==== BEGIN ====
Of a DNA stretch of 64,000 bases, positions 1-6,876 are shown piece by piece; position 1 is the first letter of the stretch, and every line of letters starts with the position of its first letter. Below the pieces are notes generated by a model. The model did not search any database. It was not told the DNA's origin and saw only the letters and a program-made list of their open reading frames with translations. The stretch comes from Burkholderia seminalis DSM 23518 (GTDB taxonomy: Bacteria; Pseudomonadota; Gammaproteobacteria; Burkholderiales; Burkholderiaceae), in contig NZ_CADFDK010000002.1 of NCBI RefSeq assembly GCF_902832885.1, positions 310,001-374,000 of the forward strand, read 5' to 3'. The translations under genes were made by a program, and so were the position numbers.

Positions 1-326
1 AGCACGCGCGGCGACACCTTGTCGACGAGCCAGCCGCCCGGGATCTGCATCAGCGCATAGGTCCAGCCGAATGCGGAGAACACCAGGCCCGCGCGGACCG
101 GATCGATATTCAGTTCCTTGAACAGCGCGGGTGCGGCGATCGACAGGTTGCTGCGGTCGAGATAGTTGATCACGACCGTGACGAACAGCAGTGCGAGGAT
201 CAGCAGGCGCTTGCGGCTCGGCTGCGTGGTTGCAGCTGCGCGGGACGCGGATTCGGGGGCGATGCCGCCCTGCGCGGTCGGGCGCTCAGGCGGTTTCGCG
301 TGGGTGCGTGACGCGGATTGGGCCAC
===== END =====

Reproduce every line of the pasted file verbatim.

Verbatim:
Of a DNA stretch of 64,000 bases, positions 1-6,876 are shown piece by piece; position 1 is the first letter of the stretch, and every line of letters starts with the position of its first letter. Below the pieces are notes generated by a model. The model did not search any database. It was not told the DNA's origin and saw only the letters and a program-made list of their open reading frames with translations. The stretch comes from Burkholderia seminalis DSM 23518 (GTDB taxonomy: Bacteria; Pseudomonadota; Gammaproteobacteria; Burkholderiales; Burkholderiaceae), in contig NZ_CADFDK010000002.1 of NCBI RefSeq assembly GCF_902832885.1, positions 310,001-374,000 of the forward strand, read 5' to 3'. The translations under genes were made by a program, and so were the position numbers.

Positions 1-326
1 AGCACGCGCGGCGACACCTTGTCGACGAGCCAGCCGCCCGGGATCTGCATCAGCGCATAGGTCCAGCCGAATGCGGAGAACACCAGGCCCGCGCGGACCG
101 GATCGATATTCAGTTCCTTGAACAGCGCGGGTGCGGCGATCGACAGGTTGCTGCGGTCGAGATAGTTGATCACGACCGTGACGAACAGCAGTGCGAGGAT
201 CAGCAGGCGCTTGCGGCTCGGCTGCGTGGTTGCAGCTGCGCGGGACGCGGATTCGGGGGCGATGCCGCCCTGCGCGGTCGGGCGCTCAGGCGGTTTCGCG
301 TGGGTGCGTGACGCGGATTGGGCCAC